Fall is a sensory delight. The landscape is awash with the colors of changing leaves. Sunsets are coppery. Fall smells are evocative: cider, smoke from burning leaves, and the singed pumpkin of a jack-o-lantern plug.
The sounds of fall are distinct too. Crickets call. As E.B. White wrote in “Charlotte’s Web”: “They sang the song of summer’s ending, a sad monotonous song.”
Crisp, dead leaves cover the ground and swish and crunch underfoot. Squirrels chatter and raise a leafy rattle as they scurry for acorns to bury and find again as fall fades into winter.
Deer look for mates, and they move restlessly. Bucks vying for dominance fight, and their antlers clack and scrape. A lone deer suddenly surprised is likely to snort. Wild elk chuckle, bugle and sound off in the Ozark hills. You can take a driving tour to hear and see them at Peck Ranch and Current River Conservation Areas.
Migrating geese cut across autumn skies in wide V’s, belting out calls of reassurance to one another. The chorus of honks fills the chilly air, first softly, then stridently, and then fades away. A new fleet takes up the calm then it passes too, and the relay continues, sometimes for hours.
You can find and share more Missouri fall colors with our MO Fall Colors app. Browse up-to-minute fall color scenes from places nearby and around the state. Use the GPS info to navigate to them.
Places to Go this Fall
Where can you listen to the sounds of nature in Missouri? Here are a few conservation and natural areas we suggest:
- Hyer Woods, near Rolla: look and listen for birds, deer, wild turkey, and squirrels on the hiking trail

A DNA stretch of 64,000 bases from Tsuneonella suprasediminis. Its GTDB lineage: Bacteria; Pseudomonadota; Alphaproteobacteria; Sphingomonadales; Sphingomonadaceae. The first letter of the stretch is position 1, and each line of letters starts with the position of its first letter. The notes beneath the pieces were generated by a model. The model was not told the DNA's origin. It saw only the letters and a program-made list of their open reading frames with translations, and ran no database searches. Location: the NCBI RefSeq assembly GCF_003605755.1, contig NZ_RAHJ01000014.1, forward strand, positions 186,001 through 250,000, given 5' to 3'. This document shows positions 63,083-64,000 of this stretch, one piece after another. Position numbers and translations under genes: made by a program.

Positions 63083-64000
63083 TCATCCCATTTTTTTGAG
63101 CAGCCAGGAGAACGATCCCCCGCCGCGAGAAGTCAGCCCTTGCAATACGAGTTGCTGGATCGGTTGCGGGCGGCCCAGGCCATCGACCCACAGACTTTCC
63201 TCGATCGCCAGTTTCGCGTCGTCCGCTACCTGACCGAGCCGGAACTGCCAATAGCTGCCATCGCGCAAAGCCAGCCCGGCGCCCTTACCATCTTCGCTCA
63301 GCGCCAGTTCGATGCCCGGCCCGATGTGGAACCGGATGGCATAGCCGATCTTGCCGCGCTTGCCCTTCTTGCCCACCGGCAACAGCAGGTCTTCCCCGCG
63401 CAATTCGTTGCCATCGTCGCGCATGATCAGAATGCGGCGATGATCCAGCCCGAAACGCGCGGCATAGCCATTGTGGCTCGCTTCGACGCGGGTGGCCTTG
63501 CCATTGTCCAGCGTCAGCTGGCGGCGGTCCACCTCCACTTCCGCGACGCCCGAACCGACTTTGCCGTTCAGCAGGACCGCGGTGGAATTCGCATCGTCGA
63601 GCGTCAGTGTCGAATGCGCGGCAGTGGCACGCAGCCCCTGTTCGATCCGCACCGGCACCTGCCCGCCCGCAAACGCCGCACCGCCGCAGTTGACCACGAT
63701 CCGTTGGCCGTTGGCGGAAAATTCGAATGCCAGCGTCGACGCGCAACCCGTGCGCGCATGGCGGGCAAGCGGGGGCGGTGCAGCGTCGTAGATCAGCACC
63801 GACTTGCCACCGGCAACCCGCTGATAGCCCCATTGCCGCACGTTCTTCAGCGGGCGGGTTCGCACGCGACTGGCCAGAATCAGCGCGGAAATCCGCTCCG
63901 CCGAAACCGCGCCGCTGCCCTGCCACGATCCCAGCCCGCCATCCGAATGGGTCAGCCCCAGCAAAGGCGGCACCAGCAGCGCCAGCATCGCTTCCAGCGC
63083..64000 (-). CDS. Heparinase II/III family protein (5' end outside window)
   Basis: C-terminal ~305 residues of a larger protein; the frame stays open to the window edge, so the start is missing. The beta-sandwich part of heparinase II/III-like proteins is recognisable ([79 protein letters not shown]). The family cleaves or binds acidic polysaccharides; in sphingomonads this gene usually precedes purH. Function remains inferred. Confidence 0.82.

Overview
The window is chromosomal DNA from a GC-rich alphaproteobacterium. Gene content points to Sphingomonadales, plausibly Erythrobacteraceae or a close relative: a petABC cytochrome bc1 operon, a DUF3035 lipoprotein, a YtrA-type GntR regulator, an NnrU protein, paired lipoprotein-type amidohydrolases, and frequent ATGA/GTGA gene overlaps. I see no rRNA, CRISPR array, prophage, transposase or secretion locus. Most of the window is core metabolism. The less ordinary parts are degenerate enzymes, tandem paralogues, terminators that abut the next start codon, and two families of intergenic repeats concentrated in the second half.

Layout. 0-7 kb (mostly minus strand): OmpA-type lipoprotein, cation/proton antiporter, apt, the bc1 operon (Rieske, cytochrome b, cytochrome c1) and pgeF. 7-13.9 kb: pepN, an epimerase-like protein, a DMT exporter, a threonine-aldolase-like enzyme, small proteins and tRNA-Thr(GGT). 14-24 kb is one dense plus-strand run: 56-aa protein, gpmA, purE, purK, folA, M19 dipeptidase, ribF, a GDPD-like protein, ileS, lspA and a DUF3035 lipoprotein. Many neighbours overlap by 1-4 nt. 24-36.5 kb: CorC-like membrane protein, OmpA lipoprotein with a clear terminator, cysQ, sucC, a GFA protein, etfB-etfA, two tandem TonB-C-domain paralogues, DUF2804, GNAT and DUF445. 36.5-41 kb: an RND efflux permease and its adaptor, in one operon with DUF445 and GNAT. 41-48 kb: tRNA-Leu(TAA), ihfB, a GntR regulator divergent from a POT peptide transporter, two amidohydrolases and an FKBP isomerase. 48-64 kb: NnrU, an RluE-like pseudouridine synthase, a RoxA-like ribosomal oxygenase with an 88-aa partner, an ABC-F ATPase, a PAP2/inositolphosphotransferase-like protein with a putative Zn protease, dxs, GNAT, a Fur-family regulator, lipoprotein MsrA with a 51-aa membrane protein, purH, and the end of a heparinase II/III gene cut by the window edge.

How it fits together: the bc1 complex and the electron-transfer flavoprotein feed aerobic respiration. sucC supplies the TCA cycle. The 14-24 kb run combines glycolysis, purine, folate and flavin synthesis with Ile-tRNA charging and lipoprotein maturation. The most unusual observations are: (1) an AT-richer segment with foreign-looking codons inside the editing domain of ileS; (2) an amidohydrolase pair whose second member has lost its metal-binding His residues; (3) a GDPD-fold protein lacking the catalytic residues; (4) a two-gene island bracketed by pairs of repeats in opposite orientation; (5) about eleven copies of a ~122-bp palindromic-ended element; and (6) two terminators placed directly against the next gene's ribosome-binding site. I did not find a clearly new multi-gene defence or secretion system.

- Caney Mountain Conservation Area in Ozark County: look for the eastern cottontail, turkey and birds on the hiking, biking, horseback trails
- Davisdale Conservation Area near Columbia: look for quail, dove, and turkey and other birds from the trails or around individual campsites
- Granny’s Acres Conservation Area in Benton County: great for bird watching
- Pacific Palisades Conservation Area near Pacific: great for fishing
Check fall color updates around the state.
How You Can Best Enjoy the Changing Colors
- For spectacular vistas, choose routes along rivers with views of forested bluffs, and along ridges with sweeping scenes of forested landscapes.
- On a smaller scale, drive on back roads, hike, or take a float trip under a colorful forest canopy on a clear, blue-sky day. It’s like having acres of shining stained glass above.
- Even treeless areas, such as prairies and roadsides, display beautiful shades of gold, purple, olive, and auburn with autumn wildflowers, shrubs, and curing, rustling grasses
- If you can’t get out of town, enjoy places with mature trees, such as older neighborhoods, parks, and even cemeteries.
Find out how you can take in Missouri’s fall colors in each of its regions by checking our Field Guide.